“This reminded me that one of my friends who spend RM100K for his wedding dinner at 5 star hotel which he managed to settle his bills immediately after dinner with his credit cards. Yes, with one swipe all his “temporary debts” was settled. I was so impressed with his earning and spending capability at that time as I always admire people who can swipe their single bill amounted to RM100K with single card! He seem very proud too and I’m also glad as he married his lovely wife with the cost of RM100K. The story, however, did not end there as few weeks later he came and see me with the purpose of getting additional financing from his house equity. I was happy thinking he might get additional properties with the money. But too bad, I was wrong and I almost fainted when he told me his credit cards debts have reached RM100K and he can’t afford to repay as the interest is too high!! At last he settled his debts with additional facility from his house equity but the commitment is to be carried for the next 15 years and bear in mind this is excluding other household expenses. I think he is happily married man plus his monthly commitment of RM800. I don’t know whether his wife know about this or not.”

I am just blessed my wife shares the same mindset – on frugality, detachment with material possession and long term savings + investing.

Incidentally, if you want to know how my wife and I to incur zero debt and net positive cash flow post wedding dinner, drop me a mail 🙂

This Post Has 8 Comments

  1. Hi CF,

    I wish to know how you and your wife able to incur zero debt and net positive cash flow post wedding dinner.

    I’m in the progress of saving up money and investing too in time being for the expanses incurred in my wedding, probably in 3 years time. Thanks

    1. Hi CT

      We go for restaurant instead of hotel

      I am just fortunate my wife is not the materialistic type.

      We took wedding photo package which costs < 4k but still with nice gowns. We just rent a modest car, nothing fancy We look for cheaper alternatives for stuff. We plan our own, didn't hire wedding planner It depends a lot of your partner. If say, your wife likes the lavish kind, sometimes, the husband need to give in 🙂

  2. Just for sharing, I got married in year 1999 and only spent RM8k+ for everything. with the saving in weeding expenses, both of us managed to put the downpayment for 2 houses.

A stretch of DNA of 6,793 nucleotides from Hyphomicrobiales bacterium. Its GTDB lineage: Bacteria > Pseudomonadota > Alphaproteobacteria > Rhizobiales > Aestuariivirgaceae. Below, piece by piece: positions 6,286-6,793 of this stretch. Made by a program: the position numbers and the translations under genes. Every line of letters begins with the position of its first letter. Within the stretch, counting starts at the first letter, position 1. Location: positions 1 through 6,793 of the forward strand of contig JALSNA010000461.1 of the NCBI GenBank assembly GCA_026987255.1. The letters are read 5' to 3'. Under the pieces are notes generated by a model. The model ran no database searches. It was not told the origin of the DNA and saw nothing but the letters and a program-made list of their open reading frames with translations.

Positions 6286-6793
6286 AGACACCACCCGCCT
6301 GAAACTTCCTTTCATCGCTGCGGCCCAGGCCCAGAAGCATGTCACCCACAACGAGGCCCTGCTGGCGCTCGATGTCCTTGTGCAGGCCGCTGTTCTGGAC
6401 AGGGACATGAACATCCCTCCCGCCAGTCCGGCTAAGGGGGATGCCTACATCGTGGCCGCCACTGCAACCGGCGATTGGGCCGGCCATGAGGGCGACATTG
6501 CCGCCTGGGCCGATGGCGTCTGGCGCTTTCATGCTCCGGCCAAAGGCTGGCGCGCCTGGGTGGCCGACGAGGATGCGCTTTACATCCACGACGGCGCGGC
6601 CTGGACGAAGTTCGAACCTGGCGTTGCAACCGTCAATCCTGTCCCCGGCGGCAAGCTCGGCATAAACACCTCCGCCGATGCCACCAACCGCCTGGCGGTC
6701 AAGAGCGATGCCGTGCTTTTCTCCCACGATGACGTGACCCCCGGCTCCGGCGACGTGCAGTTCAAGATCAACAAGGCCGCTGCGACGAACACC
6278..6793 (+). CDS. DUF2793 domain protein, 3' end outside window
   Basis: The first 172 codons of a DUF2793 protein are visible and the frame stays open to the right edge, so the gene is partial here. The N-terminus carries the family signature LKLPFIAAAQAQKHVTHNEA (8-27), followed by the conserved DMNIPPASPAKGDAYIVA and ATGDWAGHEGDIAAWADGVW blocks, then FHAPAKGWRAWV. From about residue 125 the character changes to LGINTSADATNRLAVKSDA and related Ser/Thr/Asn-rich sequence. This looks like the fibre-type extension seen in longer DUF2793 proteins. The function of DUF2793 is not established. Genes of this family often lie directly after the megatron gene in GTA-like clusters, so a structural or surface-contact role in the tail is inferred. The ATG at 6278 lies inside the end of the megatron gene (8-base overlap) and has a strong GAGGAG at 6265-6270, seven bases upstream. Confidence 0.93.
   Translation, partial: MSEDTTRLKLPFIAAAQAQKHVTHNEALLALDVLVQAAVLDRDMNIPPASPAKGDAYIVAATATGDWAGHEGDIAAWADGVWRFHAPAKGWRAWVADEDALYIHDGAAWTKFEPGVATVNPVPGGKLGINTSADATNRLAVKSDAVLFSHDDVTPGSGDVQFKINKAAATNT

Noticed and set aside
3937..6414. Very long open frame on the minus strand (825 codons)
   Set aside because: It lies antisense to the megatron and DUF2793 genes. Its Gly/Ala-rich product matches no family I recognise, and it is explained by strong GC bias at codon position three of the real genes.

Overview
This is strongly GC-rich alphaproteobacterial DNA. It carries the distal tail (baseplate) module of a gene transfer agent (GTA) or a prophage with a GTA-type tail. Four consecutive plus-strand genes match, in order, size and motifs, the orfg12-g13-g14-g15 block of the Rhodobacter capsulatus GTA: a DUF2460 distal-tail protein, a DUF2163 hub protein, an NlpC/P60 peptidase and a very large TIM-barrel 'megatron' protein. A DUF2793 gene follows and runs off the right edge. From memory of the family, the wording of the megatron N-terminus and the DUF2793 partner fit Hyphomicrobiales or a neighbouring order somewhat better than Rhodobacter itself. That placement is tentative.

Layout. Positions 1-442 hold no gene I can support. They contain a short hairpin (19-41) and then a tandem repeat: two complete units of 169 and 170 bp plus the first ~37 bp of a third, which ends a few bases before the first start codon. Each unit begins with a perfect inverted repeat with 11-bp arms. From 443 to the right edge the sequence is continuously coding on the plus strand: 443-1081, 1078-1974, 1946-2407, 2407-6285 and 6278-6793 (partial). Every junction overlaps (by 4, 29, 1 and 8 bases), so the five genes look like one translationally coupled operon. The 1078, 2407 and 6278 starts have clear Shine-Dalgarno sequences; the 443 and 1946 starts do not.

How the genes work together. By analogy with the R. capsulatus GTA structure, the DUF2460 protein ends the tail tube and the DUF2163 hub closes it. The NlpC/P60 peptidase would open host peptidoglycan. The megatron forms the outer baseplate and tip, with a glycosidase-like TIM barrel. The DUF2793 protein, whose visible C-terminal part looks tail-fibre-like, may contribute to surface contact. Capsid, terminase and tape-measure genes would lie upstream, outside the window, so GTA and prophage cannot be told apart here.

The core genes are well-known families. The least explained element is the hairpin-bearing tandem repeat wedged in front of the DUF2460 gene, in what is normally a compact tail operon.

1. We opt for moderate weeding, temperary staying in parents’ house after weeding, invite closed friends and relatives only for wedding dinner. No diamond ring (normal gold wedding rings only), no honeymoon and basic package of weeding album. Invested in small properties with the 10% downpayment, the money was the saving over the years when still single, since didnt spent much in the weeding, so still have the fund put it as the downpayment. my opinion is not to spend too much in the weeding, althougth may impress others but at the end of it, still the couples who would be suffering in financial. It is not saying that cant have honeymoon or diamond ring but this can be done/purchased later after the investment havest fruits.

        1. Oh my KY absolutely true. I agreed with you – totally. Esp on this – “althougth may impress others but at the end of it, still the couples who would be suffering in financial. It is not saying that cant have honeymoon or diamond ring but this can be done/purchased later after the investment havest fruits.”

          Again, it depends a lot on partner too. If both are like minded, as in your case, then it is awesome. I went for local honeymoon and basic wedding package too last year. We don’t need to impress people really, as long as both parties and families are happy.

  3. Good article. 🙂

    Is there a typo on the sentence which reads, ” I think he is happily married man plus his monthly commitment of RM800.”?

    Shouldn’t it be RM8,000 instead of RM800 as RM800 is a small monthly commitment nowadays?

    1. Hi Steve, thanks. It is 800 x 12 x 15 years = 144k. 44k of interest for nothing. Imagine marriage debt that can only be settled after his kids is in their teens.

Leave a Reply

HowToFinanceMoney © 2011-Present. All rights reserved.